- Not consider your home an investment vehicle
Nearly two-thirds (65%) of Hispanic household wealth in 2005 was derived from owned homes. No other asset accounted for more than 10% of total net worth. For blacks only one other asset—401(k) and thrift accounts—contributed more than 10% at the time.
- Diversify your investments
The S&P 500 was down about 11% from 2005 to 2009. Thus, white households were not as affected by the stock market crash as minorities were by the housing crash. While the recession officially ended in 2009, the housing market has remained weak. The stock market, though, has rebounded.
- Reduce your unsecured debt and increase savings
Even as the net value of most assets was on the decline, the unsecured liabilities of households (credit card debt, education loans and other loans not secured by assets) were on the rise from 2005 to 2009. Turning this trend around begins simple changes such as paying with cash and opening a savings account. According to the study more than 80% of whites and Asians own interest-earning assets at financial institutions, compared with about 60% of Hispanics and blacks.
The Reverend Al Sharpton had this to say,
“Despite what many economists may have us believe, the poor and working-class are still struggling to gain employment, provide food and clothing for their children, maintain a roof over their heads and afford health care. And now there is no question that Blacks and Latinos are lagging generations behind Whites when it comes to wealth.”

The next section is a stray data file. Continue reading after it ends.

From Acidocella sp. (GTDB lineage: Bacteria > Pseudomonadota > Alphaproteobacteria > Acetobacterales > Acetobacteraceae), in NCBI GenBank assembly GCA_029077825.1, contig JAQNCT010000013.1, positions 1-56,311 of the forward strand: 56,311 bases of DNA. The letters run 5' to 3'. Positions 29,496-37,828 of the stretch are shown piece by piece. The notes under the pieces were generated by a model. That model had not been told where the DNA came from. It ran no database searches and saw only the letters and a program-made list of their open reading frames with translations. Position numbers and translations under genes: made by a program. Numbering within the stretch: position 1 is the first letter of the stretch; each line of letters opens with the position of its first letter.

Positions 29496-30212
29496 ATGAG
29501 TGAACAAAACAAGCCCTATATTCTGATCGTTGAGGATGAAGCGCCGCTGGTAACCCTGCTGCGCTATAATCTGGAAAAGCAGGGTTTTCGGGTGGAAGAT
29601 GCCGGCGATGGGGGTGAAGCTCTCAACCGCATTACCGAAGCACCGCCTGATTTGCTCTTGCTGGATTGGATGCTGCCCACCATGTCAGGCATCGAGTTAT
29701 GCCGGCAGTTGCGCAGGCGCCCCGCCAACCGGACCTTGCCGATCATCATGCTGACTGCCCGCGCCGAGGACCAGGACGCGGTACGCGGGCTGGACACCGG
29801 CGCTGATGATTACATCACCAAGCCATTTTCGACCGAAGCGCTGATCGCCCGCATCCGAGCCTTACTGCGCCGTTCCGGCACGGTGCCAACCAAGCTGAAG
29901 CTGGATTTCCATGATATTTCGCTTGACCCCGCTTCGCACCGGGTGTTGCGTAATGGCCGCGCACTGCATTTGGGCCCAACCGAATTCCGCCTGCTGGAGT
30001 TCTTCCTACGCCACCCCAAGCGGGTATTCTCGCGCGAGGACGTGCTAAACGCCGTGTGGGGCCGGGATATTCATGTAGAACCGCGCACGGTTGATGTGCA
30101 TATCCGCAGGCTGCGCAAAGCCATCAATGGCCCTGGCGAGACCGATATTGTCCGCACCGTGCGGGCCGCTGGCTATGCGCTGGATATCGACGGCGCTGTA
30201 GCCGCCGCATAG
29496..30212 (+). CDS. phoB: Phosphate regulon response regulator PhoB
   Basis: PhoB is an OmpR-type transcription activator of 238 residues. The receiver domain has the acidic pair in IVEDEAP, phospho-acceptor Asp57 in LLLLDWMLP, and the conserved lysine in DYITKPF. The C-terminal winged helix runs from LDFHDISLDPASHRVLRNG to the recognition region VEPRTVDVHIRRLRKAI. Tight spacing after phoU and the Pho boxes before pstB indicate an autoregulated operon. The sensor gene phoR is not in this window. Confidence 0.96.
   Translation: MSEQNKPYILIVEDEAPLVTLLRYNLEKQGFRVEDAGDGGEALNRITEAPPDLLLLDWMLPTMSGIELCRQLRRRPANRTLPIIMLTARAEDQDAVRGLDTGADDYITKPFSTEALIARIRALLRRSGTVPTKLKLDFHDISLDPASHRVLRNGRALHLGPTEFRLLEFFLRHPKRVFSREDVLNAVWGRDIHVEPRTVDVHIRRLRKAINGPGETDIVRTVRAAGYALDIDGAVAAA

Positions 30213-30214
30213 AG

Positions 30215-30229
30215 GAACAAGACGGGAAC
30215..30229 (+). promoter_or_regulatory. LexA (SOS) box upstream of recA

Indeed, there can be no question that this study highlights differences that might take a generation to overcome. Since Hispanics and blacks are the nation’s two largest minority groups, making up 16% and 12% of the U.S. population respectively, and growing, this is not just an ethnic issue, it is an American issue. As Congress bickers over the debt ceiling and a budget, they should keep in mind that many Americans have already hit financial rock bottom and are struggling to survive.
This article and other can be found at Yes, I Am Cheap where Sandy is trying to get rid of over $100,000 in debt while learning about finance and sharing some money making tips along the way.